Friday, August 12, 2011

A deserved buzz about 'The Flies'

Theater in the Open has been messing with myth for three decades. It's  what they do, they do it well, they always have. But when someone finally gets around to writing a proper history of the troupe, the company's current production, a dizzying, kaleidoscopic retelling of Jean-Paul Sartre's epic play "The Flies," will be one of the shows they will linger over. It's a startlingly original take on the French existential drama, blending chaos and pathos, one that finds the poetry and visual clarity in a difficult and sometimes tiresome work, one ultimately wrestled into submission by director Stephen Haley. No mean feat considering the nature of the beast. Because Sartre was a philosopher, not a playwright. A straight production of "The Flies" is a gabfest, about three full hours of audience-numbing blah blah blah about the absurdity of life  — wonderful, thoughtful, perceptive blather, but treatise rather than drama, and one that doesn't really fly, so to speak, on stage. Not for the audience, anyhow. Yes, we are alone. There's no God, there's no Devil, to save us, to trick us. There's no transcendence, nothing beyond the immediate, what can be sensed. Meaning is illusion. We're condemned to live in freedom, free to curse the gods or blame the "other" political party or whatever evasion strategy is required or comfortable, but escape is not possible. Whatever is wrong can be left on our own doorstep — a terrible responsibility that we, naturally, ignore — especially, being Americans, when it taxes our attention span.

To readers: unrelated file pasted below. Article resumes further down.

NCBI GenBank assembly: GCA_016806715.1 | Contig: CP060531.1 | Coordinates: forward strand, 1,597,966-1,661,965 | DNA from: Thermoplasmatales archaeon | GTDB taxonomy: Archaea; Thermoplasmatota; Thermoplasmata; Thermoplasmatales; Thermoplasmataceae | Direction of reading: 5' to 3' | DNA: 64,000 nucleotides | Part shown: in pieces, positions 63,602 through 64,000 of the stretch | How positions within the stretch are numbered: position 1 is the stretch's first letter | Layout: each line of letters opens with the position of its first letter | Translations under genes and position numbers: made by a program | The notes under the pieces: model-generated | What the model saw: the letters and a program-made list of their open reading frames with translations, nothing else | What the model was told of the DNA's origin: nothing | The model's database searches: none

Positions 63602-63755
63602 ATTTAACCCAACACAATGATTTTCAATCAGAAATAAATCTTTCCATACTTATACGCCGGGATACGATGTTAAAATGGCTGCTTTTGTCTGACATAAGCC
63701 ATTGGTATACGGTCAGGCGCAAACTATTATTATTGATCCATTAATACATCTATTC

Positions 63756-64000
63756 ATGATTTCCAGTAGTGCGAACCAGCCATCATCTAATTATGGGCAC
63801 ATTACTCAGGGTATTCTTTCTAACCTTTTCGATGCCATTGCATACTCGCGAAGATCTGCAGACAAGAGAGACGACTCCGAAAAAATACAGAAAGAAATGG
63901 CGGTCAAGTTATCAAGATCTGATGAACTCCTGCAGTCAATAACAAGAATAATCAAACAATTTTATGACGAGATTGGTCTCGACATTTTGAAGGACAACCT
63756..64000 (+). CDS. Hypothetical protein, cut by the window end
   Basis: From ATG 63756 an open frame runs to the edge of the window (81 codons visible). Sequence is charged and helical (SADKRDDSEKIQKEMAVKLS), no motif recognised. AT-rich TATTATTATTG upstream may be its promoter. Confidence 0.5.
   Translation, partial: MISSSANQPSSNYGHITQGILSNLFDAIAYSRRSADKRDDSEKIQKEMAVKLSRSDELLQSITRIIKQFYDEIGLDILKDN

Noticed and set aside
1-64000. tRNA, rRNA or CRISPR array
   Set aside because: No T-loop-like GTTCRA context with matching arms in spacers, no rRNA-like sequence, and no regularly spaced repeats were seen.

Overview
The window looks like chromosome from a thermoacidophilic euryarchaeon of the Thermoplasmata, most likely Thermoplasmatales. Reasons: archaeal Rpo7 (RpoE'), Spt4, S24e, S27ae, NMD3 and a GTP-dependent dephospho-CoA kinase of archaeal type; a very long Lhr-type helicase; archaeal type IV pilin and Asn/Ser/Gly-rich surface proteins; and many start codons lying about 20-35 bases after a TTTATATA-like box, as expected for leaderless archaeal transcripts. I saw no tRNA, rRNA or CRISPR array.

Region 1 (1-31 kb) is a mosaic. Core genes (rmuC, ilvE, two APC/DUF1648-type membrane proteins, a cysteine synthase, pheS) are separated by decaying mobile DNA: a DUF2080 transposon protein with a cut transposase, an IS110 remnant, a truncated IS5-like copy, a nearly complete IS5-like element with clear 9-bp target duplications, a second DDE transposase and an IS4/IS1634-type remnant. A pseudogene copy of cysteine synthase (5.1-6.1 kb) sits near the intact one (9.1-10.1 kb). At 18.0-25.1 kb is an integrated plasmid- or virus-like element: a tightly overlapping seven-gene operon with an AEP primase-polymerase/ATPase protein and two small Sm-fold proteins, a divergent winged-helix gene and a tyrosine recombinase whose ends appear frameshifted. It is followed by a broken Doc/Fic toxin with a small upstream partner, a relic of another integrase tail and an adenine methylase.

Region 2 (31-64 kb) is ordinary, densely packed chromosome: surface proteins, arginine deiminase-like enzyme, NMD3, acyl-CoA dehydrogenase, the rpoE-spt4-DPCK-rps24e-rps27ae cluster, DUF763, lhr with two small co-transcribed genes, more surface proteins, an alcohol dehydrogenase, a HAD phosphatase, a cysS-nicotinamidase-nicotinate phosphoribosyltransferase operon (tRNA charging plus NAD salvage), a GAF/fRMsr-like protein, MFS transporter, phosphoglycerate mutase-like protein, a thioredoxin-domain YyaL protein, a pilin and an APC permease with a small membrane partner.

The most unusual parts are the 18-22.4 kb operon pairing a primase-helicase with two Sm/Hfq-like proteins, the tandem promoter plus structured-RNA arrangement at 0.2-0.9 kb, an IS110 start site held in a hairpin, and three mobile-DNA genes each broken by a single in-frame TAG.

Essentially, the play retells the Electra story: Orestes and his sister Electra's plan to murder their mother and stepfather in retaliation for killing their father, the king of Argos, with Sartre punching up the myth with existential themes. Haley, probably best known for his explorations of the equally bleak, but, thankfully, far more reticent Samuel Becket, has slashed the philosophical one-upsmanship of the work, creating a vivid, stripped-down show that runs just under an hour. And, strange as it may seem, considering the play's legendary verbosity, this production does not rely on the text for its power. It's visual, it's aural. The hierarchy of Haley's exegesis is image, sound, word. By the time you get to text, to words spoken by characters, the point has already been made. Which is a good thing, because about half the the show takes place underground, literally, in an old root cellar built into a hill at Maudslay State Park, looking and feeling like a crypt. It's cool, dark and disorienting, it's an echo chamber that swallows up much of the dialogue, as the words bounce off the walls, to which the audience clings for safety as the confrontation between the gods and man, between  groupthink and individuality, freedom and responsibility, takes place — and it all takes place in the dark, with the actors and the flies swarming in a brilliant, if unseen, choreography, faces illuminated, hellishly, by flashlights. It's the netherworld, it's hell, it's death, and when it ends, it feels like a dream, a feverish night terror, which leaves you sapped, yet oddly sanguine.

The all-star cast includes Bonnie-Jean Wilbur, Paul Wann, Edward Speck, Scott Smith, Beth Randall, Kelly Knight, Catherine Colby, with Theater in the Open apprentices filling out the ensemble.

JUST THE FACTS, MAN: Theater in the Open's will stage Jean-Paul Sartre's "The Flies" at 4 p.m. Aug. 13 and 14 at Maudslay State Park.  The show is free. There is a $2 fee for parking. Allow 15 minutes to walk to the play site. Follow the flags.  For more information, call 978-465-2572 or log onto theaterinthe

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